On February 7, 1980, the day was sunny and clear. Around 4 p.m., a man taller than the defendant came into the office, bought cigarettes and left. Then defendant walked into the office, bought cigarettes and left. As Hall was counting money, defendant returned pointing a gun at Hall. Defendant took the money and forced Hall outside, threatening to kill him. When Hall ran back toward the office, defendant shot at him three or four times. At that point in his testimony, Hall identified defendant Malone as the person who had robbed him on February 7, 1980. On cross-examination, Hall stated that he did not know whether the taller man he saw in the company of defendant on March 4, 1980, was the same taller man he saw on February 7, 1980.

Georgia Bowling testified that on March 4, 1980, at about 3:20 p.m., she was walking her dog in the alley behind her house, which is west of the gas station. She noticed two men in a gold Buick. As she returned to her house she heard a gunshot. She continued walking and saw the same car with both doors open and the motor running. No one was in the car. She noticed the license plate number, ZM 1239. Two men ran from behind the garage and jumped in the car. Bowling ran into her house, jotted down the license number and ran over to the gas station. She showed the license number to Hall and talked to the police on the telephone. On March 5, 1980, Bowling identified the car at the Oak Park police station.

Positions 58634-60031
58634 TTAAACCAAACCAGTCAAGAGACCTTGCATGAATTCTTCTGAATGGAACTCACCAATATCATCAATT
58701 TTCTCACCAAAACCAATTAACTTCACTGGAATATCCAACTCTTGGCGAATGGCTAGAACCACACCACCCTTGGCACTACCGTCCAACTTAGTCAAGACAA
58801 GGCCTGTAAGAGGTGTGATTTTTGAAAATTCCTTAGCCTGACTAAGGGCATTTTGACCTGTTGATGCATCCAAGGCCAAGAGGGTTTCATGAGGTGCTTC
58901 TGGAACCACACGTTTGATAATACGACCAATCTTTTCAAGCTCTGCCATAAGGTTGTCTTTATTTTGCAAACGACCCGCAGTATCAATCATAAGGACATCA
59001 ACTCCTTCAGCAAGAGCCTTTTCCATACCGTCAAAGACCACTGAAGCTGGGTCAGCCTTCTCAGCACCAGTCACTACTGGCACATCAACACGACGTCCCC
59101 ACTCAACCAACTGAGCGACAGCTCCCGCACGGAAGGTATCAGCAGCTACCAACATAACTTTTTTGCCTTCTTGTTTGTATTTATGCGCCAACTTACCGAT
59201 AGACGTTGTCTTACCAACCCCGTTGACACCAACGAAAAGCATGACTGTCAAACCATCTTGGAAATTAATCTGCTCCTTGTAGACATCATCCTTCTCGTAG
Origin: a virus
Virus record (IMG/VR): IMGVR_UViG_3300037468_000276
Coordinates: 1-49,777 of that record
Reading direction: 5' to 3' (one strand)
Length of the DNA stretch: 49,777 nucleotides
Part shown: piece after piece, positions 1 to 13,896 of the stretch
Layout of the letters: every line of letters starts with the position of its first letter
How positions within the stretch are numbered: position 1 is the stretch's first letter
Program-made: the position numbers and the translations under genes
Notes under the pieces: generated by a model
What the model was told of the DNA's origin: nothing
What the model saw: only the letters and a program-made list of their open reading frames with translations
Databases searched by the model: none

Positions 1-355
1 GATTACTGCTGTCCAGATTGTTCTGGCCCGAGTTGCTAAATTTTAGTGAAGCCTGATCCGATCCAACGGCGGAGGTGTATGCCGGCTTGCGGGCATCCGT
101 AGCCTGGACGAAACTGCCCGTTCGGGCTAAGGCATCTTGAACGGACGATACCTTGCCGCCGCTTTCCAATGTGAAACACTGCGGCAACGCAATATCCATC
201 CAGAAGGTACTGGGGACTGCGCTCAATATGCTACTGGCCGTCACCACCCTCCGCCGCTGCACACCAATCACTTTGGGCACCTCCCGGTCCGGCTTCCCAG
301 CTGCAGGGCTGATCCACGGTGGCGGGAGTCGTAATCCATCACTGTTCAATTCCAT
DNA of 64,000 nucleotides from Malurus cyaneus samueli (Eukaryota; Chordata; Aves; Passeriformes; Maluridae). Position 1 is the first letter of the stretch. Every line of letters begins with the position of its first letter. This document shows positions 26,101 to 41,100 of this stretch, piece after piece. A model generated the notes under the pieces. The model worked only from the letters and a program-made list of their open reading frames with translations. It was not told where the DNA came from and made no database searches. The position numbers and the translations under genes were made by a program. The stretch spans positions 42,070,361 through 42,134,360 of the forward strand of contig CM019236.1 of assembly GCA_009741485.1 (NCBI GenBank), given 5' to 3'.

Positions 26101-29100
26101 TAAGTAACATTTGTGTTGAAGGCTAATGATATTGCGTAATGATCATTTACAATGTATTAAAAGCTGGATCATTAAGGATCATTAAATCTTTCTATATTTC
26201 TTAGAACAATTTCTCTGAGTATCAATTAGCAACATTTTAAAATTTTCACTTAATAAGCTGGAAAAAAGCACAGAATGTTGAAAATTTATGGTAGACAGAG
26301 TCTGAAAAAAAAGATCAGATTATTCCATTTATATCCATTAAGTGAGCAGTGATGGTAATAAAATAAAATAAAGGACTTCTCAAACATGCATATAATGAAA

On cross-examination, the defense attorney asked Bowling to describe the two men. He inquired as follows:

"I ask you to look around this courtroom and ask you if you recognize either of the two people you saw?

A. I see one.

Q. What was that man wearing?

A. Green pants and waist hip length jacket.

Q. What color was the jacket?

A. Black.

Q. And by hip length jacket you mean one that stopped at the waist, is that correct?

A. That's right.

Q. Showing you what has previously been identified as People's Exhibit Number 5 I ask you to look at that photograph and ask you if you see an individual under the number three.

A. That's the man, but not the coat.

Q. Is that the type of coat the man was wearing on March 4th?

A. No.

Q. Did you see any man on March 5th when you went to the police station to see the car?

A. Yes, I did.

Q. Did you view a lineup at that time?

A. Yes, I did.

Q. Do you recall what the other man was wearing?

A. I believe he also had a jacket on, but I ...